Dr. Rick Swanson is chair of the UL Lafayette Political Science Department. He was in the audience for the February 2016 LCG Council meeting when an hours-long public comment session regarding the Afred Mouton that sits in the point of a plaza in front of Lafayette’s International Center.
Swanson was struck by the inaccurate statements made by some defenders of the statue (Mouton was a West Point trained, slave-holding native of Opelousas whose father founded what became Lafayette) made to the council and the public regarding the origins of the Civil War and the nature of relations between blacks and whites in the area.
That launched a still-ongoing research project that sent Swanson scouring the records of the Library of Congress, the Center for Louisiana Studies, and public archives seeking to document the true history of the war and the true nature of the relationship between blacks and whites here.
It’s an ugly tale that the Mouton statue, erected by the United Daughters of the Confederacy in 1922, both symbolizes and distorts. The statue was one of hundreds the UDC erected across the country after the U.S. Supreme Court legalized segregation in its 1896 Plessy v. Ferguson decision.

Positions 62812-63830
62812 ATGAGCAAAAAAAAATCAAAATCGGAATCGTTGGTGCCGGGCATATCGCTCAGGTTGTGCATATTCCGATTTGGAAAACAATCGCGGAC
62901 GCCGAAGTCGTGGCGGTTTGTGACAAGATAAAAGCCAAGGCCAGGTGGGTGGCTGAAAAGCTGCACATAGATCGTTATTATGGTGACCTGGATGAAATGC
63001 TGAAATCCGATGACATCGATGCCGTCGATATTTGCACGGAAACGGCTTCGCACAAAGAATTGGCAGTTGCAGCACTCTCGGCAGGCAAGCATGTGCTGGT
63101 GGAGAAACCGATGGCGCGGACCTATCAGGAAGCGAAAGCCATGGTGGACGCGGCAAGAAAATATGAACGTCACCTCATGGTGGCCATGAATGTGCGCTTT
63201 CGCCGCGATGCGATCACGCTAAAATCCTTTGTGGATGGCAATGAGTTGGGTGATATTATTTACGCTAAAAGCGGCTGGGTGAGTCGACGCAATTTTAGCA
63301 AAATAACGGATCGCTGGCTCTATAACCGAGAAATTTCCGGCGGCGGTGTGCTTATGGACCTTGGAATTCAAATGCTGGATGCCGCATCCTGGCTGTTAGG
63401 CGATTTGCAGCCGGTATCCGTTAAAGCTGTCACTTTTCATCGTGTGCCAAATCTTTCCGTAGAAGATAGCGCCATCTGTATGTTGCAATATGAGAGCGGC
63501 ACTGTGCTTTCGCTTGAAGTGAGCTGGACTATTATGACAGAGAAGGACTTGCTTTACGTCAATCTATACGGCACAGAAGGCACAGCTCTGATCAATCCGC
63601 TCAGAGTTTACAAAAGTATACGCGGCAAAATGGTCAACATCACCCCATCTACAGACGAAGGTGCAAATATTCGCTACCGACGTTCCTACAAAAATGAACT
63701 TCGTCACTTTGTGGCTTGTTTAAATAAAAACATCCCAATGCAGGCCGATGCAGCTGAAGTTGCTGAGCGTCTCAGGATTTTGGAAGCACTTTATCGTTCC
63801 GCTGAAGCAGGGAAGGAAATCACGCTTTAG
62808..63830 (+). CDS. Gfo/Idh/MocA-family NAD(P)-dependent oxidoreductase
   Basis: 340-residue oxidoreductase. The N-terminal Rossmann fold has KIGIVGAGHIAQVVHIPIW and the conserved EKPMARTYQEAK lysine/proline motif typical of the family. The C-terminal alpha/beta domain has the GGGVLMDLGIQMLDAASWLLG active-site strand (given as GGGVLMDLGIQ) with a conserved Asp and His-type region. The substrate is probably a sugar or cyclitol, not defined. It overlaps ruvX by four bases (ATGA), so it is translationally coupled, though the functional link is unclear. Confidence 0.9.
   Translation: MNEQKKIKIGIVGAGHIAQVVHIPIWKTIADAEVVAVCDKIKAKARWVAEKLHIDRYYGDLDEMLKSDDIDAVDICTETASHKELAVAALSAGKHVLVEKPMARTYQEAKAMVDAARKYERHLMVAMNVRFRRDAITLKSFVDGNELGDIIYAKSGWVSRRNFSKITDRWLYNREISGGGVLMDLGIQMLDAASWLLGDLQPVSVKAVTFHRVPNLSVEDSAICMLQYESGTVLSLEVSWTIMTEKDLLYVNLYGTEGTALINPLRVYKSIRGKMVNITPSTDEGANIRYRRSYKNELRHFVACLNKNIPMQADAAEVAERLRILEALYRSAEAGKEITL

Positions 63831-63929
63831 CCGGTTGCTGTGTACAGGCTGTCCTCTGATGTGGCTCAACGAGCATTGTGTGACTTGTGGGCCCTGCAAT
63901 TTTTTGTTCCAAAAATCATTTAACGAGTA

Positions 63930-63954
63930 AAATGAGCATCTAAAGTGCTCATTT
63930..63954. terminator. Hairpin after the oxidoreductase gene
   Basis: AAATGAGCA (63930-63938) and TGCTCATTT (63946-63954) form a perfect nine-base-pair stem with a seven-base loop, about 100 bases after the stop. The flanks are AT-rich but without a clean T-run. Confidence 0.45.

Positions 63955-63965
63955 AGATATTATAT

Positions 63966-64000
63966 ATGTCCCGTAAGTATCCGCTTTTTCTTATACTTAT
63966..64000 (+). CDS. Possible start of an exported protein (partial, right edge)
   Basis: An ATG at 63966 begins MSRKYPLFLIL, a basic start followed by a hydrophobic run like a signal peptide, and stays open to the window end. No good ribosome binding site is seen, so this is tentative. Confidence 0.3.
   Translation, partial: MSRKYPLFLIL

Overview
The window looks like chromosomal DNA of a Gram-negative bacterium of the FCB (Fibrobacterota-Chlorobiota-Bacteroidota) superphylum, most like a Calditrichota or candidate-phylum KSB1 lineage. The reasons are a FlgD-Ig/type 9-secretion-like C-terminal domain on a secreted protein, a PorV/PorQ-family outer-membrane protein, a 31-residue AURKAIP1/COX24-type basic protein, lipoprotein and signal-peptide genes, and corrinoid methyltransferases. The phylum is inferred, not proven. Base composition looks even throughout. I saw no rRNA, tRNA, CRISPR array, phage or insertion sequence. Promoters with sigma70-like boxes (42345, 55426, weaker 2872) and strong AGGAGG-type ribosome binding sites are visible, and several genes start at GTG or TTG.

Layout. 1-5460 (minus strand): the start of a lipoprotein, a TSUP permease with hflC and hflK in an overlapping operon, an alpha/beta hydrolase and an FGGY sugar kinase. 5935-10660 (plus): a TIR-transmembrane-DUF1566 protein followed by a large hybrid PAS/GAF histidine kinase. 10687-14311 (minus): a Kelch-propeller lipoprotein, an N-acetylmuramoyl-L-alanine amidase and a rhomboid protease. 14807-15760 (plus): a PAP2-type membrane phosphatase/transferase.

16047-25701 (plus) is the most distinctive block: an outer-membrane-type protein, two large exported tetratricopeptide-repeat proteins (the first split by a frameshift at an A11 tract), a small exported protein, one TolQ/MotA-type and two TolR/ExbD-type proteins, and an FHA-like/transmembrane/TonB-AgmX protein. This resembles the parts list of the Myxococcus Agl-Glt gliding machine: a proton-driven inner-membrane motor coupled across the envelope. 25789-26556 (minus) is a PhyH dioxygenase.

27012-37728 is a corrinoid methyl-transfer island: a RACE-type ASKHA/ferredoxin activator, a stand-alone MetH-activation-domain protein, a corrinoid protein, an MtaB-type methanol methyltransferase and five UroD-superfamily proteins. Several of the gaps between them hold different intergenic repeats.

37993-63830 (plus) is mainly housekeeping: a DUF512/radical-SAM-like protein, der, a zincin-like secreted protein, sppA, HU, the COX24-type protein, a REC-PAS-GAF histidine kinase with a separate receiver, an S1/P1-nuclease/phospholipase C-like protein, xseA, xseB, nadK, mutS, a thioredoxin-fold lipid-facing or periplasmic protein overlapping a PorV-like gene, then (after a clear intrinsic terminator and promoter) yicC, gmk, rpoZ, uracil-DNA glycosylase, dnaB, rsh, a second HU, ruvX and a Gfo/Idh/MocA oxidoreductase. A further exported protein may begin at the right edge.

As anyone who reads history knows, separate was never equal. It took 58 years before the Supreme Court reversed Plesssy with its Brown v. Board of Education decision outlawing segregation in 1954. The Civil Rights movement was the culmination of a decades long struggle to reverse the practices and local laws that flowed from Plessy.
Swanson says the Mouton statues and its cousins across the country were always symbols of white supremacy, erected to celebrate the Lost Cause and to reaffirm what whites then believed to be the natural order of the world with them on top and blacks relegated to second-class citizenship.
Recent events in Charlottesville, Virginia, have driven home for many the connection between these statues and white supremacies and ne0-Nazis, leading some communities to speed the removal of confederate monuments from public spaces.
Swanson is continuing to update his work and hopes to muster a book out of it as his schedule permits.
We discuss the legacy of slavery and Jim Crow in Louisiana and what all those statues symbolized — then, and now!